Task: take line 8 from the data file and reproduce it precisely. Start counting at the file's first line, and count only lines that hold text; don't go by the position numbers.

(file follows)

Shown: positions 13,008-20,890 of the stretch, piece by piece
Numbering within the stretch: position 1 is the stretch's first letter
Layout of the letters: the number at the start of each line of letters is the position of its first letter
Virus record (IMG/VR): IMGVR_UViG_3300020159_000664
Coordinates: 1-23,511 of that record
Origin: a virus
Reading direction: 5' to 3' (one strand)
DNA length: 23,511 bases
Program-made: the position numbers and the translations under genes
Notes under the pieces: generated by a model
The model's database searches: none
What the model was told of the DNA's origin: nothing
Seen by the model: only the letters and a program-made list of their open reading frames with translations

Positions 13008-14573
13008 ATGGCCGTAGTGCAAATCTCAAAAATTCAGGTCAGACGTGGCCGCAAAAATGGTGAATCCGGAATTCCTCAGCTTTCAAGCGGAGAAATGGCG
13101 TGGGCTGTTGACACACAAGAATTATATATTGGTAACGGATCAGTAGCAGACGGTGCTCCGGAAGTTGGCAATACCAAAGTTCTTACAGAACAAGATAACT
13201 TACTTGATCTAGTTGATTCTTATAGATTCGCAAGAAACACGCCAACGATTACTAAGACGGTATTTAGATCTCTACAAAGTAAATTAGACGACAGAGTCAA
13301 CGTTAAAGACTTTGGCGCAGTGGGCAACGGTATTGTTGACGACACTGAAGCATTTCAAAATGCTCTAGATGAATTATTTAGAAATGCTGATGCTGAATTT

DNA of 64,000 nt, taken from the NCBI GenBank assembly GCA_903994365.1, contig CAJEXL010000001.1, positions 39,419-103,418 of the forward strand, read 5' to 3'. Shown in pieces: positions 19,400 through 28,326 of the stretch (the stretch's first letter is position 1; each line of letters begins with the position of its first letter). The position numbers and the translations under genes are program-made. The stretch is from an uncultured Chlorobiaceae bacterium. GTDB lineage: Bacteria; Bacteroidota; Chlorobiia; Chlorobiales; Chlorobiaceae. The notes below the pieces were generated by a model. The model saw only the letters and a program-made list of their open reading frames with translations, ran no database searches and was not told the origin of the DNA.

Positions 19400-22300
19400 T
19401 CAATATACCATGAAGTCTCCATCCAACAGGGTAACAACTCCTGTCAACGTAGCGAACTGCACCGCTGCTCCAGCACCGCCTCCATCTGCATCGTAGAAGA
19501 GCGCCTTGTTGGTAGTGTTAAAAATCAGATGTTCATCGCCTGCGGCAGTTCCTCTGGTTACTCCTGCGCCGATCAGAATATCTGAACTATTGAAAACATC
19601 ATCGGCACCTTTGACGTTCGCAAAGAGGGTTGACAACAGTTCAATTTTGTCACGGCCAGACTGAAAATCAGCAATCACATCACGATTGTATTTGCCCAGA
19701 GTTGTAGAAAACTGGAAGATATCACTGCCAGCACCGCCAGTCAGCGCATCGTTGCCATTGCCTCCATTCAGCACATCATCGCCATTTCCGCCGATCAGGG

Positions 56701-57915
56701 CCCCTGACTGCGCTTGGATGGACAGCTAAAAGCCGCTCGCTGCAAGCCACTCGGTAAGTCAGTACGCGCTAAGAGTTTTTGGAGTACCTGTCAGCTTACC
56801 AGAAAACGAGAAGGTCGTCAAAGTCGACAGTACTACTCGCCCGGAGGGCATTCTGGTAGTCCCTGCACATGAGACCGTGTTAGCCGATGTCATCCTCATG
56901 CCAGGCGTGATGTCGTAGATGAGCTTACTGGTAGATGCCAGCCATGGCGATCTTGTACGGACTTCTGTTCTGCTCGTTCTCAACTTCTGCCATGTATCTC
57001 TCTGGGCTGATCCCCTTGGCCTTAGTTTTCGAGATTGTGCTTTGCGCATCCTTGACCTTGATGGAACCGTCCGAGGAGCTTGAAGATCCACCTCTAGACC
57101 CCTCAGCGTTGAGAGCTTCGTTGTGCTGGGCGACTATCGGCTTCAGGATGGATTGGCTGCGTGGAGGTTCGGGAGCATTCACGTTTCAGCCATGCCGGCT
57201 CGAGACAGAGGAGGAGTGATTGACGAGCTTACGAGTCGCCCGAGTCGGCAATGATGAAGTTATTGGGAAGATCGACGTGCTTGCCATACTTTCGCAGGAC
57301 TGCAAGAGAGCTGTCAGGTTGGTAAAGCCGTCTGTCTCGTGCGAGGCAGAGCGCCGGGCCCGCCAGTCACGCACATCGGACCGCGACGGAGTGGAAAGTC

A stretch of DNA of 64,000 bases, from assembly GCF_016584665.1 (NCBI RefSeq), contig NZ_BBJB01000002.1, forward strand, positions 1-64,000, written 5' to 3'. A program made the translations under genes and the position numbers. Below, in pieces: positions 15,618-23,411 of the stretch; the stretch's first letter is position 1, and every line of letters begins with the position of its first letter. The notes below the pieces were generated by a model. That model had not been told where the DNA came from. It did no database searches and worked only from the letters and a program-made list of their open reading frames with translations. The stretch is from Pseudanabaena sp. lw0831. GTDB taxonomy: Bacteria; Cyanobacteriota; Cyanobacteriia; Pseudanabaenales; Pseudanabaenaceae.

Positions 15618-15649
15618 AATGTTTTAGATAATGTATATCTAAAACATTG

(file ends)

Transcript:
DNA length: 23,511 bases